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  • Interstellar

    So... how did you find it?

  • #2
    I didn't even know it was open, it is on here and I may go and see it tue, if I see a movie mid week and bring my student card I can get in for half price comapred tot he weekend (about 6.75 rather than 14). This applies to all movies, now matter how close to first screening.
    Phaze
    on the "isn't finland a wonderfully egalitarian country" ID
    "There are no good wars. War is always the worst possible way to resolve differences. It degenerates and corrupts both sides to ever more sordid levels of existence, in their need to gain an advantage over the enemy. Those actively involved in combat are almost always damaged goods for the rest of their lives. If their bodies don't bear scars, their minds do, ofttimes both. Many have said it before, but it can't be said to enough, war is hell. "

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    • #3
      I liked it! It was proper sci-fi, about humanity and the future and the possibility of hope. Not that typical postmodern "science is only an idea and we'd all be better off dead" kind of claptrap. It has its flaws, it didn't get to me emotionally like Sunshine did - but then again, that's my favourite sci-fi movie, so the comparison is unfair.

      It's a good film, despite its flaws, and worth seeing.
      Jonas Kyratzes | Lands of Dream

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      • #4
        It was thought provoking but everyone is praising this film as the next 2001. I find that comparison lacking. Thats what bugs me about modern films trying to do near future space stories grounded in science.

        In 2001, Dave and Frank were as cool as cucumbers even facing extreme obstacles.
        Interstellar has a lot of histrionics and yelling among the crew.

        Overall it's good movie, but not the "experience" I was hoping for.

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        • #5
          Originally posted by DaveNarn View Post
          In 2001, Dave and Frank were as cool as cucumbers even facing extreme obstacles.
          Interstellar has a lot of histrionics and yelling among the crew.
          Not to yank this off topic, but I have to say that your comment makes me want to see the film more. One thing I've never cared for in SF by the 'old masters' is that there's so seldom anything to make me feel along with the characters.

          Jan
          "As empathy spreads, civilization spreads. As empathy contracts, civilization contracts...as we're seeing now.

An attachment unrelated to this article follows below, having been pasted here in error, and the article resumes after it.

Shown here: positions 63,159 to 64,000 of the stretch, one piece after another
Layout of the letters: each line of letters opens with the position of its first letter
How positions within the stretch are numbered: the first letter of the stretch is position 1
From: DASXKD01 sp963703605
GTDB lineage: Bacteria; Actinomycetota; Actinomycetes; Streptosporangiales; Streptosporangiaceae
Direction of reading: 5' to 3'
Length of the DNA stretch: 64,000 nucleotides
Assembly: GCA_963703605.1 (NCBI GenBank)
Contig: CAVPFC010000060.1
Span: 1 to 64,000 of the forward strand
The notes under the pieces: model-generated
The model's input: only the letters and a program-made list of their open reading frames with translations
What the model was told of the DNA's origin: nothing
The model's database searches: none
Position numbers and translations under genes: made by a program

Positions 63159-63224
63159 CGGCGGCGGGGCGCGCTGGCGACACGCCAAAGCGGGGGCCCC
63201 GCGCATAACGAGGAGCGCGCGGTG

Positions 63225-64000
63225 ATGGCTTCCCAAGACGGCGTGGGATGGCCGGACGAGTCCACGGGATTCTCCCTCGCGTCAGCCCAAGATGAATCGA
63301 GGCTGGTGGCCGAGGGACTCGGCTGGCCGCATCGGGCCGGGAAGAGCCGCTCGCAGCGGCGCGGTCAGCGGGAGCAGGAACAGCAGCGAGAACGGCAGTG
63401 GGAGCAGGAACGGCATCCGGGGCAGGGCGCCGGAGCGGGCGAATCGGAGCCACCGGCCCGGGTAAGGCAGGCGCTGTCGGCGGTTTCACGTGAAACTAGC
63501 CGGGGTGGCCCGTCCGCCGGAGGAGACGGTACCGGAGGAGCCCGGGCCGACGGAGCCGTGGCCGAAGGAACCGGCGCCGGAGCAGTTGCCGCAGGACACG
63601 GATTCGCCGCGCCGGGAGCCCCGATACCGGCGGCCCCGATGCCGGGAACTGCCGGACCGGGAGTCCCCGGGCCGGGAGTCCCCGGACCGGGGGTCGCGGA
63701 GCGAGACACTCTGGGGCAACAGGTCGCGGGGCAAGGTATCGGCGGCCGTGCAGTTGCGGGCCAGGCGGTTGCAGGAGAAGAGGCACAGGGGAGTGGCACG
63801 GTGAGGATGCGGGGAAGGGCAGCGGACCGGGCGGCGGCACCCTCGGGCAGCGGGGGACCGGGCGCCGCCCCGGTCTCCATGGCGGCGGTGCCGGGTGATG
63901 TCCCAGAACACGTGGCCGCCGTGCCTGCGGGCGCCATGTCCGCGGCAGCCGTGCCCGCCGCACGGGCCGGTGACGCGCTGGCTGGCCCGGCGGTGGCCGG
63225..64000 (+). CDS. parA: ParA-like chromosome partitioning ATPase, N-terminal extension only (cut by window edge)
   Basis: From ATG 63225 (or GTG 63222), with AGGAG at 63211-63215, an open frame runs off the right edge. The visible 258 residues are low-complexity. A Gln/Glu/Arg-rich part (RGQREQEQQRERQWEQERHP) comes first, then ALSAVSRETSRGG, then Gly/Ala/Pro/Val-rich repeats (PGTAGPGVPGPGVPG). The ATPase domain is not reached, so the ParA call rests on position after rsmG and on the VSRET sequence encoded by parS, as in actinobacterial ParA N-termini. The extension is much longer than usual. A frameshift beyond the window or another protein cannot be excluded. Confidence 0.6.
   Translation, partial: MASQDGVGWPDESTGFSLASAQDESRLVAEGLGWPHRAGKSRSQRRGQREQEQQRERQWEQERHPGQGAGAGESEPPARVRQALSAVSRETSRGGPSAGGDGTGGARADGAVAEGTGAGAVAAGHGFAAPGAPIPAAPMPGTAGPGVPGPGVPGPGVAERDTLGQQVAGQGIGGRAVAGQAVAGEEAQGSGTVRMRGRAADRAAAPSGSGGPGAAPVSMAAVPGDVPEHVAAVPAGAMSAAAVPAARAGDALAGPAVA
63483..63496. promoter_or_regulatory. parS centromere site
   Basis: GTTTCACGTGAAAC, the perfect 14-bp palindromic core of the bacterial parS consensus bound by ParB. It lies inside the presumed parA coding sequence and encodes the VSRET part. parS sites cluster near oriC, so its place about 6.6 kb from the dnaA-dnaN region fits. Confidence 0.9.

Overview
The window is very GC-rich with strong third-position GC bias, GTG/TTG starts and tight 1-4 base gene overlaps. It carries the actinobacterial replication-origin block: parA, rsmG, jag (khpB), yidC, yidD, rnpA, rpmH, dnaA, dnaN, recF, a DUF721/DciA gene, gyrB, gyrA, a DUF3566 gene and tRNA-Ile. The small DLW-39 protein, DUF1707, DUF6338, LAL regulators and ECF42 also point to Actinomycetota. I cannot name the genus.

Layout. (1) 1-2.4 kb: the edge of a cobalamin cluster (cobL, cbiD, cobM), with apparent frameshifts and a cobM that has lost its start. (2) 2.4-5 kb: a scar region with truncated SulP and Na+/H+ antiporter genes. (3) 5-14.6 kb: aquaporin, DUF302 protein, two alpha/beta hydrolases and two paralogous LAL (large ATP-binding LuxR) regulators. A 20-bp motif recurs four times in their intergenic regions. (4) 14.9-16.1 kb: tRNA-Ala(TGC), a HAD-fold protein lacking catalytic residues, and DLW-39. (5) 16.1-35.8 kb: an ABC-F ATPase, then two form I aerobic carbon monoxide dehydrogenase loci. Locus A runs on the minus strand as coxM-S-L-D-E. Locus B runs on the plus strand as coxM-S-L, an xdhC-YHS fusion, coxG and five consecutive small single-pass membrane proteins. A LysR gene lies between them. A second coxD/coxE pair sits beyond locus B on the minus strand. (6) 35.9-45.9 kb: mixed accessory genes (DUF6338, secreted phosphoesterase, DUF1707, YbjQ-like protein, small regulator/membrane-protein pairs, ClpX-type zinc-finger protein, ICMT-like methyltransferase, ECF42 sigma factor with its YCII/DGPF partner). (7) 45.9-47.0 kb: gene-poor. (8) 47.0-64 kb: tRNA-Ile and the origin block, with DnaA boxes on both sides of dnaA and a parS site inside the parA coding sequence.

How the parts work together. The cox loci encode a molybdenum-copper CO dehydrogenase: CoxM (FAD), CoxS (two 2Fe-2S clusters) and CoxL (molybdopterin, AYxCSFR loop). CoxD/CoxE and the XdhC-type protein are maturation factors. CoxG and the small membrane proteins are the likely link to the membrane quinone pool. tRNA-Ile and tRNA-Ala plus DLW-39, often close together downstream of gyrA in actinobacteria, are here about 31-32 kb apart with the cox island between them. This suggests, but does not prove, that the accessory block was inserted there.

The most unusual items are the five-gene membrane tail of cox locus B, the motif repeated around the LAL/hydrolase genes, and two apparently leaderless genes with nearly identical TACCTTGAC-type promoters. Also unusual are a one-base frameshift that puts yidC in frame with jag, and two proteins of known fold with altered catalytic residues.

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          • #6
            Originally posted by DaveNarn View Post
            In 2001, Dave and Frank were as cool as cucumbers even facing extreme obstacles.
            I read that Kubrick did that on purpose, but nobody says why

            My take on it is that the primary intention behind the characters' coldness is to juxtapose it against HAL's almost-human emotions and effectively make the computer more likeable, so that in spite of all the atrocities he commits and the dread the "red eye" instills, you still feel for him when he begs Bowman not to kill him.

            Had Bowman and Poole been replaced with Cooper and Brand, you would yell "shut down the damn thing already"; instead, you get a long painful scene where you actually feel more for the dying computer than you do for the murdered astronauts.

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            • #7
              Originally posted by Jonas View Post
              it didn't get to me emotionally like Sunshine did - but then again, that's my favourite sci-fi movie, so the comparison is unfair.
              Sunshine was a fantastic movie, with a lot of detail, like Pinbacker-Searle-Kaneda parallels which you only notice on a second viewing.

              Originally posted by Jonas View Post
              It's a good film, despite its flaws, and worth seeing.
              Completely agree. Going to see it the second time - reportedly it gets even better.

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              • #8
                I saw it in IMAX this past weekend and I have to say I liked it more than Last year's Gravity (which while visually stunning annoyed the crap out of me science wise.).

                Interstellar had quite a few moments of science mumbo jumbo, but as it did not hit me in the way Gravity did.

                I had issues with the fact that there are planets in stable orbit around a black hole (BN). But I guess if you're far enough away it's possible. But there is no sunlight in the area of a BH and the x-rays from matter falling in would fry any planets there.

                While there would be time dilation on the planet like they said, the difference between the ship in orbit around said planet and time on the planet would not be as great as the movie has it. As time dilation is based on how far you are from the BH.

                Of course Cooper entering the BH would quickly be torn apart and become x-rays rather than being able to survive his journey. But I can forgive this since it's possible that the "aliens" had some super tech that enabled him to survive.

                Overall I think the movie's reached for something it couldn't quite grasp.
                All generalizations are false, including this one.

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